Millions of Windows users blocked from vital Chrome upgrade

Google’s massively popular Chrome browser has just received a major refresh that includes a number of updates aimed at improving the speed and efficiency of this web-viewing software. Chrome version 110 comes packed with a bunch of new features such as safer browsing and improved password management but the most exciting additions are the introduction of Energy Saver and Memory Saver modes.

These changes have been added to help cut down on power consumption. For example, Memory Saver is now able to snooze tabs that aren’t in use to free up some much-needed RAM. All tabs remain visible and can be reloaded at any time – they just go into hibernation whilst not being viewed and used.

Switch on Energy Saver and it will automatically begin blocking some power-sucking website features – such as visual effects, animations and video – if a laptop’s battery drops below 20 percent or it is removed from a physical power source. It’s a really useful update that could help extend battery life and make surfing the web feel a lot faster and more fluid.

Sadly, anyone using older versions of Microsoft’s Windows operating system is going to miss out on this blockbuster boost and it could finally convince some to upgrade their PC.

Microsoft introduces Windows 11 in 2021

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Google recently confirmed that it is no longer supporting Windows 8 and Windows 7.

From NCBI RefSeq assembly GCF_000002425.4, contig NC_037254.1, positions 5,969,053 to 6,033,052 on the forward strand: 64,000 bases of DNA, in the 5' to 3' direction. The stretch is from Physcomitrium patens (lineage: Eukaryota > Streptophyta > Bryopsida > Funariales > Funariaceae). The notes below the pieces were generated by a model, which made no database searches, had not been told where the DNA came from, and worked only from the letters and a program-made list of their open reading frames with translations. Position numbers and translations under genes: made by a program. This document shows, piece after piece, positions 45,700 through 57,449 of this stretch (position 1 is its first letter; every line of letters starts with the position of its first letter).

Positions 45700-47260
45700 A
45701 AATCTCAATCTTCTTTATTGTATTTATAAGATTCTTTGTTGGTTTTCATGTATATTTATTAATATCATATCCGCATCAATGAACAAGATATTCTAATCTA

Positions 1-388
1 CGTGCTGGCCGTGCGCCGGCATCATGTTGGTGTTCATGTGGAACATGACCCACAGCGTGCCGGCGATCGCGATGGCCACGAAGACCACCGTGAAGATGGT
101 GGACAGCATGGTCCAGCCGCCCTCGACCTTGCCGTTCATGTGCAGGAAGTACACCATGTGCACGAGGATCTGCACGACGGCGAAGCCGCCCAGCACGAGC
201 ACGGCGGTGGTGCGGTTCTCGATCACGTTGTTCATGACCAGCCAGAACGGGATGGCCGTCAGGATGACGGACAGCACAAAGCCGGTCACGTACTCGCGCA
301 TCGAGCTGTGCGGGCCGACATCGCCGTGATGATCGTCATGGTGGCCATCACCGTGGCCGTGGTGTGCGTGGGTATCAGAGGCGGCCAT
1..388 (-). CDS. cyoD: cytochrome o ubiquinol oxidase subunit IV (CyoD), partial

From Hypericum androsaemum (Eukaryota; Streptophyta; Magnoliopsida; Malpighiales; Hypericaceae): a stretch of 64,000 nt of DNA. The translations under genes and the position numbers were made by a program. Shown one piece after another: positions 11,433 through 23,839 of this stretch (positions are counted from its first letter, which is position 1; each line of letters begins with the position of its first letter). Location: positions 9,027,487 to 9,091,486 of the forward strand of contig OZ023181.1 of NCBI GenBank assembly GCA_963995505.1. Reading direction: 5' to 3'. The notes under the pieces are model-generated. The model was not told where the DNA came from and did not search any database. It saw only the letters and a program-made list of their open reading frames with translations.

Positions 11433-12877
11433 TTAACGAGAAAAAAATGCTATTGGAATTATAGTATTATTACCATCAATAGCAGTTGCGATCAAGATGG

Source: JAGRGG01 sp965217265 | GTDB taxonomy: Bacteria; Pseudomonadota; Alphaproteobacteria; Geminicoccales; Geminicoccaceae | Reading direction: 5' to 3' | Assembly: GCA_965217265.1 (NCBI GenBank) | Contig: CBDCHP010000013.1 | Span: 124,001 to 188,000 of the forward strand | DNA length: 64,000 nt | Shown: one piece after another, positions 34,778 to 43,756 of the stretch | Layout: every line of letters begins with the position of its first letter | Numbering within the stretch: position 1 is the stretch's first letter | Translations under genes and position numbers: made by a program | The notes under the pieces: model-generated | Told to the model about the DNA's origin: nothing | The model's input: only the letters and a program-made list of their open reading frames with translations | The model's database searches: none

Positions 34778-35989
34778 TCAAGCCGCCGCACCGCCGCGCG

Although users can continue to use their most current version of Chrome they won’t get any of the latest upgrades being pushed out by Google.

In fact, version 109 is the end of the road if you have Windows 8 or 7 installed on your PC.

Explaining more, Google confirmed: “Chrome 109 is the last version of Chrome that will support Windows 7, Windows 8/8.1, Windows Server 2012, and Windows Server 2012 R2. Chrome 110 (tentatively scheduled for release on February 7th, 2023) is the first version of Chrome that requires Windows 10 or later. You’ll need to ensure your device is running Windows 10 or later to continue receiving future Chrome releases.”

Anyone wanting those new features now must consider making the switch to a more recent operating system such as Windows or Windows 11.

However, even that decision is now pretty complicated. Microsoft recently stopped selling Windows 10 via its online store which means it’s no longer available to buy and download from the Redmond firm.

That means making the jump to Windows 11 but anyone with an older PC may find that it’s simply not compatible as this very latest software needs a powerful processor and the latest TPM 2.0 security.

If you want to keep up to date with new Chrome updates it might be time to invest in a new PC.

For those who already have a newer device, expect these new battery-saving features to arrive in the coming days and weeks with Google rolling things out slowly across the globe.

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